Jul 15, 2020
OK Governor Stitt and Officials COVID-19 Update July 15
Oklahoma Governor Stitt gave a COVID-19 update on July 15 along with other state officials. Stitt announced that he has tested positive for COVID-19, and encouraged people to get tested if they feel sick. Read the full transcript here.
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Commissioner Lance Frye: (00:01)
… Came up with the plan to push out PPE to hospitals when they had only three days supply left on hand and developed a Surge Plan and try to develop those supply chains and beef up our PPE supply and increase our testing capacity within the state and really had to work through this whole process. Our original modeling that was done by our state epidemiologist, we’ll try to share that right now. Show that by that first modeling prediction on July 21st, they were expecting around 30,000 deaths in the state of Oklahoma. At this time, I believe we’ve had 432 deaths. So you can see that model, we certainly helped decrease the number of deaths in the state of Oklahoma and active cases by all the things that we did with social distancing, safer-at-home and the temporary closing of non-essential businesses and et cetera.
Commissioner Lance Frye: (01:18)
Then we went into a, you can see where we are today. Sorry with this next slide, where we’ve had a total of 432 deaths. There were four new fatalities last night and a thousand new cases. Next slide.
Commissioner Lance Frye: (01:37)
Back in April, we were testing around 1,500 to 2,000 tests a day was our capacity. We had done a combined total number of tests of about 22,000 and then today we’ve done over 449,000, about 450,000 tests and we’re usually doing around eight to 9,000 tests a day. So we’ve greatly increased our in-state testing capacity and the amount of testing that we’re providing.
Commissioner Lance Frye: (02:08)
Overall when you look at today, the present time, you can see that what’s going in the United States, there’s obviously increasing numbers all around the United States and we’re watching the data very closely. Of course, it’s very concerning to us but you can see that we are one of the states that are performing better than the national average as far as percent positivity.
Commissioner Lance Frye: (02:35)
Currently on our PPE on hand, you can see that those are the current days on hand that we have in our stockpile and so we’re well beyond where we were in the original days, when we were trying to find one day of supplies for everyone.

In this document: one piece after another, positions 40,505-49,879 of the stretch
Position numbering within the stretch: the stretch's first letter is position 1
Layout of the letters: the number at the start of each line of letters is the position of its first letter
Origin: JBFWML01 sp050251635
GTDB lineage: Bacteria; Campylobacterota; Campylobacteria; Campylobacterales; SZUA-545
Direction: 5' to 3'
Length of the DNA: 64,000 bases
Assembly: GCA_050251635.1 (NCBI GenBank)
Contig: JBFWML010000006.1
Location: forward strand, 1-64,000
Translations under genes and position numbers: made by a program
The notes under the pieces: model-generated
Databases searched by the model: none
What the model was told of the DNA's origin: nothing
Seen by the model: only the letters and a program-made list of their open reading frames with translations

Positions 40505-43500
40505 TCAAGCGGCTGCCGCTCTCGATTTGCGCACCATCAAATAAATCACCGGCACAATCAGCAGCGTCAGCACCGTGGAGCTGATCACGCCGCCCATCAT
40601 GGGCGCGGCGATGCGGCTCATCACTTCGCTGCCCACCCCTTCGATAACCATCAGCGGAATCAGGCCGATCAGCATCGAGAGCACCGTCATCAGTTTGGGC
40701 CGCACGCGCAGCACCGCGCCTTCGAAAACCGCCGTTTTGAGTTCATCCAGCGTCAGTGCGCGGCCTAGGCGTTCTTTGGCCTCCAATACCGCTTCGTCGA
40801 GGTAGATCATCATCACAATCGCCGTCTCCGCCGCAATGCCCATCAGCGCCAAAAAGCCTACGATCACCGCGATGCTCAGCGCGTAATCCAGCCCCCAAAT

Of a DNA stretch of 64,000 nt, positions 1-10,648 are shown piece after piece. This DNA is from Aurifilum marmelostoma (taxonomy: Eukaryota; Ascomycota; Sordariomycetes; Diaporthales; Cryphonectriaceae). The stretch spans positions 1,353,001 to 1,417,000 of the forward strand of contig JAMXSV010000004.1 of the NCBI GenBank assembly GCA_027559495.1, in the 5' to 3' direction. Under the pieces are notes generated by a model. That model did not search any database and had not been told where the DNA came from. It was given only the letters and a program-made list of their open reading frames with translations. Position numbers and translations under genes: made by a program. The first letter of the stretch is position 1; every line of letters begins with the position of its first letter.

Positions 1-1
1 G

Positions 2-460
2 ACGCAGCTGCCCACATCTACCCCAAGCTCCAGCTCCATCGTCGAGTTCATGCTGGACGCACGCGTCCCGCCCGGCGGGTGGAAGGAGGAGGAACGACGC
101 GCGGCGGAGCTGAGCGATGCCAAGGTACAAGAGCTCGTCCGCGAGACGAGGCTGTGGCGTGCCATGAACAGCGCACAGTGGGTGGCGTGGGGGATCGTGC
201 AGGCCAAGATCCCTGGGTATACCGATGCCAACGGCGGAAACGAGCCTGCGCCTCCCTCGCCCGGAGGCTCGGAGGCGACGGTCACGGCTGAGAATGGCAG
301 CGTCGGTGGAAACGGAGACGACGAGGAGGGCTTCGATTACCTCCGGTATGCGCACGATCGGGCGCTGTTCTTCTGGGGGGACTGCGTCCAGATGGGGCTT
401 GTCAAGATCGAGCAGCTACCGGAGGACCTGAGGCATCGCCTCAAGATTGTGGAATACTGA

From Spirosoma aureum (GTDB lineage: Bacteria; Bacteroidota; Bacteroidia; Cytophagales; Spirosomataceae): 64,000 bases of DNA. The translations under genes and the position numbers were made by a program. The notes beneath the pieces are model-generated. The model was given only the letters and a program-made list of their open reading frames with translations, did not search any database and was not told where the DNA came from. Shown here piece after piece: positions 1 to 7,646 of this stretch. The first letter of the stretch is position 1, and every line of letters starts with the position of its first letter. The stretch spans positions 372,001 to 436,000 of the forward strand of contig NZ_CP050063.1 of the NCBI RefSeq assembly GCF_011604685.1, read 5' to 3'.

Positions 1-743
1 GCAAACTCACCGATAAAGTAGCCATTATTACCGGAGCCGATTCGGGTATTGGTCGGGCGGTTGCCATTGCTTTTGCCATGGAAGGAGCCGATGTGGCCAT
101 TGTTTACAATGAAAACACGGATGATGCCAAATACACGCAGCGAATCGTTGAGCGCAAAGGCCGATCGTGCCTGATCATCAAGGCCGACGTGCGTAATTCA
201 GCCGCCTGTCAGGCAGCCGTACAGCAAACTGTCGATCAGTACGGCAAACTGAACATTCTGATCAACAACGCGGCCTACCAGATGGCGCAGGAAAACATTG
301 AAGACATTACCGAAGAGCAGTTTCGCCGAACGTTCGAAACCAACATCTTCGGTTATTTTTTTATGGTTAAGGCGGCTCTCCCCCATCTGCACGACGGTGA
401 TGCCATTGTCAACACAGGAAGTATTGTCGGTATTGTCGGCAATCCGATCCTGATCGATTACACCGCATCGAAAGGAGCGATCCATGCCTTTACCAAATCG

Commissioner Lance Frye: (02:53)
We also developed our Surge Plan, which we still have in place. So that was where we had our healthcare system had around close to 5,000 beds. We asked everyone to plus up by 40% and everyone really came together and found places and develop plans and [inaudible 00:03:14] showed where they were pushing their beds, the capacity up 40%, and really in that crisis mode, emergency mode.
Commissioner Lance Frye: (03:25)
Then we had the safety net rings out that with the COVID flex sites, and then the potential sites for the Army Corps of Engineers to build those standup hospitals. We still have currently 240 plus an additional 95 that we can re-engage the contract on at any time. Those are extra additional, COVID hospital beds that are basically our insurance policy. We have those in place in case the hospital system reaches capacity and needs to use those facilities for COVID patients.
Commissioner Lance Frye: (04:04)
Currently, you can see that the age group that we’ve been talking about that 18 to 35 year old age group, has increased to be the major number one group as far as percentage of people that are infected with the virus in Oklahoma. The one that we’re really watching closely is that 65 and above age group. It has decreased from where it was to begin with at 28.93%. Currently it’s at 13.44, that the cumulative is at 12.7%. That’s the over the past 14 day rolling average. But we’re watching that very closely and we want to make sure that that’s not going to start to increase as well.
Commissioner Lance Frye: (04:47)
Next slide. That’s really all the slides that I have. We’ll go back and I’ll just talk a little bit about where we are.
Commissioner Lance Frye: (04:55)
So we went from our crisis mode to where now we’re in a risk management mode. We’re assessing the data daily. I’m talking to the hospital association and the hospital CEOs. They’re all assuring me that we have capacity still, that we’re doing well. Obviously the numbers are up there. We’ve had two days in a row where we’ve had about a thousand positives and that is always a concern but what’s more concerning is the hospitalizations and the deaths. We watched the percentage of positives to hospitalizations on a daily basis and actually that percentage has gone down. The percentage of hospitalizations to positives has actually gone down some over the last few weeks as our numbers are rising and that’s probably because of that large group, that 18 to 35 year old age group.
Commissioner Lance Frye: (05:56)